This section of Moser’s analysis becomes particularly interesting. Later on just after the above explanation, Moser goes on to address the prepared and willing attitude a person must have in order to be guided to safety by an intentional agent; which, would concern our attention of another preliminary but very important question: “Is there life beyond Hells Canyon? Particularly, is there life accessible by us beyond Hells Canyon?” .
In order for us to find an answer to this question, Moser exposits four positions in respect to answering the question about life beyond Hells Canyon:
- Discernment of Evidence
In light of these four positions, they each represent an answer a person might give in respect to trying to find accessible life (or safety) beyond the Canyon. (1) Can otherwise be stated (in respect to our parable) as despairing – or, “yielding to hopelessness and its resulting destruction of us all” . (2) Can also be stated as passively waiting – or, sit back in doubt for any possible rescuer to come and safe us. (3) Can be stated as simply leaping – or, throwing our caution out into to the wilderness and “leap onto a foot path, even in the absence of evidence in favor of success… in taking that path” . Four is our interest for this post and requires an explanation of its own.
Purpose-Neutral and Telic Discernment
Position (4) seeks alternatives to (1) despairing, (2) passively waiting, (3) leaping, and takes a different form in respect to the evidence. The first matter of an alternative solution is what’s known as Purpose-Neutral Discernment of the Evidence. This simply means looking at the evidence available without trying to inspect for any purposeful, intentional, or meaningful significance to the evidence at hand. In fact, it is simply just that: examining the evidence at hand “around us and within us” . It would be akin to finding a map in the shack that had many various points of origin and destination and supposing that they were intended for some particular purpose for us. “Purpose-neutral discerning or characterizing of the apparent map would be free identifying any purposes, or intentions, involving the map” .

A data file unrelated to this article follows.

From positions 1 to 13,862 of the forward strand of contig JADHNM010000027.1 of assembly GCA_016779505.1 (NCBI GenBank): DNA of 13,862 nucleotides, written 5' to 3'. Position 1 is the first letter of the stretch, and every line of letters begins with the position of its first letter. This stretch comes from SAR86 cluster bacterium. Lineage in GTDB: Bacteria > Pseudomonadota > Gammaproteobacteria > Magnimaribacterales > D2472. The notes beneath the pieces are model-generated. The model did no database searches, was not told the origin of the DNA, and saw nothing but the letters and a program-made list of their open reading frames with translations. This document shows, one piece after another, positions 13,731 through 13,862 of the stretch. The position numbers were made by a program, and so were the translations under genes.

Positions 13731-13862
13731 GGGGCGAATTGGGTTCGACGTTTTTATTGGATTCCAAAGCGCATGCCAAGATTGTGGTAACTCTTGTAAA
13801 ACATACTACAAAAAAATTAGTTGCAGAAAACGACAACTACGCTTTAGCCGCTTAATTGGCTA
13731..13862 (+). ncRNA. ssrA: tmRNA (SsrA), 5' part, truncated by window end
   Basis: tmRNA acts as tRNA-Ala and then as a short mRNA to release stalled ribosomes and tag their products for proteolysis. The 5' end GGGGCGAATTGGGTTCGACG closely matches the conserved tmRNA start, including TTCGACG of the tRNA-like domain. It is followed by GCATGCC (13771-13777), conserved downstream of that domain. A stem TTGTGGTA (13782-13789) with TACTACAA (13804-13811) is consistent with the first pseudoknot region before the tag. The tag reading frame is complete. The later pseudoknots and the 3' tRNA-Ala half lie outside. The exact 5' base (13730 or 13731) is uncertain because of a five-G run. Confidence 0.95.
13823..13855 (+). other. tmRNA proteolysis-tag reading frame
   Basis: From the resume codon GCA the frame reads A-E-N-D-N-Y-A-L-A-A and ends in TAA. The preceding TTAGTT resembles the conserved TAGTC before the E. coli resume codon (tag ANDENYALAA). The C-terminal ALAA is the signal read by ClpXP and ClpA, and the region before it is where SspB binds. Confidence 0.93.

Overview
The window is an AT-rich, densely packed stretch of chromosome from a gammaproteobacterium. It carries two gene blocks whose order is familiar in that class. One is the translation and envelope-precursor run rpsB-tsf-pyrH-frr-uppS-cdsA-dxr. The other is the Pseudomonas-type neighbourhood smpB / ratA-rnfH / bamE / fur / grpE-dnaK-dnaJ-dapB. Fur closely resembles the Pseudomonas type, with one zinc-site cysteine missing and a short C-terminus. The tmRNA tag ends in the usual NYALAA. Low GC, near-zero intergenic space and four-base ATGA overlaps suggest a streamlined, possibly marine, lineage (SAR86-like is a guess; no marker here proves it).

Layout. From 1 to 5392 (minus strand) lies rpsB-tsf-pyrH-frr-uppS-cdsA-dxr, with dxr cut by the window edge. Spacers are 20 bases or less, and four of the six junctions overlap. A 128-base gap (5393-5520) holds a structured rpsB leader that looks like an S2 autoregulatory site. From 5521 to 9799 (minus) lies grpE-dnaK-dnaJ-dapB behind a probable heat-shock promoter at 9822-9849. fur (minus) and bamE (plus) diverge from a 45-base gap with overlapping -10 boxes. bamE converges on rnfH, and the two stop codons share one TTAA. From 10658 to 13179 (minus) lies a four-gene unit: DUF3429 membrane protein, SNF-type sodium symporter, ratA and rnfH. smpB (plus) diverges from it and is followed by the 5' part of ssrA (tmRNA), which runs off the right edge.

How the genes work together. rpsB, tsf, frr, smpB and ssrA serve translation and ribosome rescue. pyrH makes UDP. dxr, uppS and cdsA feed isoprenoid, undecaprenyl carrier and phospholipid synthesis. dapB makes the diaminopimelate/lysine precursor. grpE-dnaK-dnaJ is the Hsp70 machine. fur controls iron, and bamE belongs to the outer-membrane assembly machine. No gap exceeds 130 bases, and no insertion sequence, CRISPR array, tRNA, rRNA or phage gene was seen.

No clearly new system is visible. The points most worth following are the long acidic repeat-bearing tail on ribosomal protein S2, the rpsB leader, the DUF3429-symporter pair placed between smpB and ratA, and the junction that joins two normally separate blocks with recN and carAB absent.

On the other hand, we have what is known as Telic Discerning of the Evidence, or, discerning the “available evidence in terms of relevant purposes indicated in the evidence” . Such examination of the evidence is “telic” (from the Greek word, telos, for “purpose”) because it involves intention or purpose in “virtue of seeking a goal or… a ‘final cause’ in the relevant evidence” .
The interesting distinction here is that there are two methods relevant at hand before us in examining available evidence. Firstly, it is to assess the data available around us in a “purpose-neutral” fashion, or, to examine the evidence before us at face value. The telic method of discernment would be to examine the different and relevant purposes of each line of evidence. To use Moser’s explanation:
It may be difficult for us sometimes to confirm the reality of a purpose indicated by evidence, but in telic discerning we would be attentive to this prospect, and we would be willing to explore any evidence for the purpose in question. In doing so, we would move beyond the immediate concerns of the natural sciences, but this would not necessarily be a cognitive deficiency at all. In fact, our available evidence could call for our attending to purposive considerations for the sake of accurate comprehensive treatment of our evidence. 
-  Paul K. Moser, Evidence For God: Religious Knowledge Reexamined (Cambridge University Press: 2010)
-  Ibid. 2 (emphasis his)
-  Ibid.
-  Ibid. 1
-  Ibid. 2
-  Ibid. 3
-  Ibid. 3-4
-  Ibid. 4
-  Ibid. 5
-  Ibid. 6
-  Ibid. 7 (emphasis mine)
-  Ibid.
-  Ibid.
-  Ibid.
-  Ibid. 8